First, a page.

Remembering 9/11: A Portrait of Shanksville
On Sept. 11, 2001, Judi Baeckel was working at the Shanksville Post Office and talking with a customer about news reports that hijackers had flown jetliners into the World Trade Center and the Pentagon.
“At least we know we’re safe in Shanksville,” Baeckel recalls the customer saying. Within minutes, the roof and windows of the red brick post office shook, and a plume of smoke rose in the distance. United Airlines Flight 93 had crashed in Stonycreek Township just two miles away. Terrorism had hit Shanksville.
Shanksville Borough is recognized around the world as the final resting place of 40 Americans who heroically prevented the hijacked plane from reaching its intended target in Washington, D.C. Two decades later, hundreds of thousands of tourists come each year to honor them at the Flight 93 National Memorial.
Before the September 11 attacks, it would have been easy for Shanksville’s estimated 224 residents to believe the area was the least likely place to be touched by terrorism. Expansive family farms dot the countryside and Amish buggies occasionally slow traffic on Shanksville’s Main Street.
The elementary school and high school share the same building. In June, Shanksville-Stonycreek High School graduated 18 seniors. Mayor Chris Baeckel, 35, Judi’s son and Shanksville’s current mayor was in high school on the fateful day 20 years ago.
Shanksville’s commercial hub is Snida’s Corner Store, where customers can buy everything from a freshly made ham salad sandwich, to pre-packaged catfish bait.
The Shanksville Community Picnic held each August is a highlight of the summer, and the parade that precedes the picnic features Cub Scouts, fire trucks, farm tractors and the Somerset County Dairy Princess. There are three churches in town, but if you need to go to a bank, buy gas, or get a hotel room, you’ll have to drive closer to Somerset.
Shanksville borough has no employees, but mayor Chris Baeckel receives a $35 monthly stipend, paid quarterly. Baeckel, whose day job is working for a bank in Somerset, says he doesn’t rely on the stipend, and he makes clear that he didn’t spend a lot on his election campaign.
In 2017, there were no candidates for mayor of Shanksville, and Chris’s wife Courtney was running for borough council. On the night before Election Day, Courtney made a post on Facebook suggesting that Shanksville residents should write in her husband, Chris, for mayor. Chris got “about 20 votes” and was elected. Courtney Baeckel was elected to council. “I’ll find out in November if I get four more years,” Chris said with a laugh.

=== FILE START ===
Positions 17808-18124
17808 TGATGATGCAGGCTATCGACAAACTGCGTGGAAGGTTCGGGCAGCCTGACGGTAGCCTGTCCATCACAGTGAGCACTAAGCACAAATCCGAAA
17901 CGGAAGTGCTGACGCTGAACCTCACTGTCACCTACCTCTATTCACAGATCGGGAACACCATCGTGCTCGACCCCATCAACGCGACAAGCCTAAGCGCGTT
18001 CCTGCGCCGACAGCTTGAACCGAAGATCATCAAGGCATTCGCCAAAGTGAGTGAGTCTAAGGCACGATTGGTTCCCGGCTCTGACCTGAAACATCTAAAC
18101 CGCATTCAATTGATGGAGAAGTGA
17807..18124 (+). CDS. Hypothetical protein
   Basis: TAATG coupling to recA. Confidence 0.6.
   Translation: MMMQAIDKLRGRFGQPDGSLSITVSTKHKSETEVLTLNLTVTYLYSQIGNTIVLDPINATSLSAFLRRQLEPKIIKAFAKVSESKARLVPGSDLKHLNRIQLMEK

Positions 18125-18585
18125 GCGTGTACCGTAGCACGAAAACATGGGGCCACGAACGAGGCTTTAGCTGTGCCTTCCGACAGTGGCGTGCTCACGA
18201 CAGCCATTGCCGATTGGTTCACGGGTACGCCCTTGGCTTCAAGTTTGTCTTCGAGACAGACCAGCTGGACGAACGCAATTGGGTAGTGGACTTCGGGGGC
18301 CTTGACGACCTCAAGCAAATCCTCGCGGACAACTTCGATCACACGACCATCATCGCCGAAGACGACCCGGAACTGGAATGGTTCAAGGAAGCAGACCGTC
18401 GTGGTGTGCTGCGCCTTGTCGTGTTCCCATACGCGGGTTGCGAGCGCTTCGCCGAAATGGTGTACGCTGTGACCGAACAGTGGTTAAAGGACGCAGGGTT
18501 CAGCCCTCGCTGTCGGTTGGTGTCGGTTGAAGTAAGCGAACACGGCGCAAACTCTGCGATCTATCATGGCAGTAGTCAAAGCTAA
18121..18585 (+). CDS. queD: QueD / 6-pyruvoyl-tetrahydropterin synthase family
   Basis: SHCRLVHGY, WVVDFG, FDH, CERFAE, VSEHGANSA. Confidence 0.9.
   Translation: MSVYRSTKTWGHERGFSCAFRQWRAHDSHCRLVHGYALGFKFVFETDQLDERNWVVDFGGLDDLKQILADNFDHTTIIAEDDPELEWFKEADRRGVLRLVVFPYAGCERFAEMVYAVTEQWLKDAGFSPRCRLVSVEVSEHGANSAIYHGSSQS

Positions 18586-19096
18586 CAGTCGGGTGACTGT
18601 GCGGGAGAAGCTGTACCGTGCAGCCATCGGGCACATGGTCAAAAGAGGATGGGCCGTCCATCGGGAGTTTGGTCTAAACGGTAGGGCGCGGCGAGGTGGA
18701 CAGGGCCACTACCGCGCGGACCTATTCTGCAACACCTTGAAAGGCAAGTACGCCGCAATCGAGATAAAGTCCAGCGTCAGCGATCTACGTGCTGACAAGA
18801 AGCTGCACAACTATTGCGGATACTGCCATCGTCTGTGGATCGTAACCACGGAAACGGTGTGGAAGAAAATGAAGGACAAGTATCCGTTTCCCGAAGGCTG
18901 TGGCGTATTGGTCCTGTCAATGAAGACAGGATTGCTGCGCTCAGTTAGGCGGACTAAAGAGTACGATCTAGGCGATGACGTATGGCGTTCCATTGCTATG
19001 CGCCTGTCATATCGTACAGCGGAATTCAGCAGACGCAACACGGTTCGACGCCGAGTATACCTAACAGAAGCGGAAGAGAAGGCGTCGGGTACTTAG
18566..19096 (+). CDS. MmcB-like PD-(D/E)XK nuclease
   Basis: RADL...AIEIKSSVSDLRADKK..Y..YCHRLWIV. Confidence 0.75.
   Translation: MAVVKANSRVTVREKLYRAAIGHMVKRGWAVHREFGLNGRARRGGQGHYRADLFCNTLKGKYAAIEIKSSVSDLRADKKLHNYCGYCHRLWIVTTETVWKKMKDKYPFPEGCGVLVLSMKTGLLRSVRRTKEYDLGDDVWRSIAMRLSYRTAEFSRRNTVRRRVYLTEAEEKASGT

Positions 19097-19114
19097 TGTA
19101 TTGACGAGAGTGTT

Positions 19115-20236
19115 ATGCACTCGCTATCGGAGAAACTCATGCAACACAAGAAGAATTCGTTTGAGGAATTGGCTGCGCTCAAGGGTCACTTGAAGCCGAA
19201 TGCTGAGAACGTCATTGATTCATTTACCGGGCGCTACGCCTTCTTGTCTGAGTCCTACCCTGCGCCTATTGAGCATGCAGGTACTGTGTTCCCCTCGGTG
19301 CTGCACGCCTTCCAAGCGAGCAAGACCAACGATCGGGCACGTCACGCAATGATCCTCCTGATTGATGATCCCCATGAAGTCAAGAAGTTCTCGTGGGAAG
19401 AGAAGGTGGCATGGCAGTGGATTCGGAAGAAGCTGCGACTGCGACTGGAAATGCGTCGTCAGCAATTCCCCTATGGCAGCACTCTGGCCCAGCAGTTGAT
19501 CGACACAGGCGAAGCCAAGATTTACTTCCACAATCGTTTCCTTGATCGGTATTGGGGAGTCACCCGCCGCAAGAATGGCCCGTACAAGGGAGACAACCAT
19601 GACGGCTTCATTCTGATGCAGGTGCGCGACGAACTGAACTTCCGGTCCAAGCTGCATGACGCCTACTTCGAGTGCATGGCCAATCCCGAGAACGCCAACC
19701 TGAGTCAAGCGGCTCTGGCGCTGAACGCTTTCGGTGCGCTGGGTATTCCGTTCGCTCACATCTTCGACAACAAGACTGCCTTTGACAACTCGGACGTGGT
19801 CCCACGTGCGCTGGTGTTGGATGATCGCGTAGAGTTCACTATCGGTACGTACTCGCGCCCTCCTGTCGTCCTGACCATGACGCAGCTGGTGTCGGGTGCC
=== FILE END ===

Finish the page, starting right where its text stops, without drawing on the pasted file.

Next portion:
While there’s been a stream of tourists to the Flight 93 National Memorial, and smaller numbers of visitors to the Flight 93 Memorial Chapel and the new Patriot Park, Shanksville Borough hasn’t seen growth. In fact, the town’s population has decreased.
“Sidewalks and streets need fixed, but we don’t have the tax dollars to do what needs done, so we have to try to get grant money every year so we get things fixed,” Chris Baeckel said. If he gets the OK from an attorney, he hopes to start a GoFundMe to repair some crumbling sidewalks.
Chris says the region is a friendly, close-knit community that’s been supportive of its role in history. He recalls volunteers and churches from the area rallying to support victim’s families, first responders and investigators. Some still volunteer at the Flight 93 National Memorial.
Visitors no longer must travel through Shanksville to access the Flight 93 National Memorial. That was a welcome change for some residents like Robin Lambert, whose house became a popular place for tourists asking for directions.
“Traffic really died down since people don’t come through Shanksville anymore to go to the site,” Chris said. “We’ll get a couple of people to go to the store or go to the school or something, but it’s not nearly what it used to be.”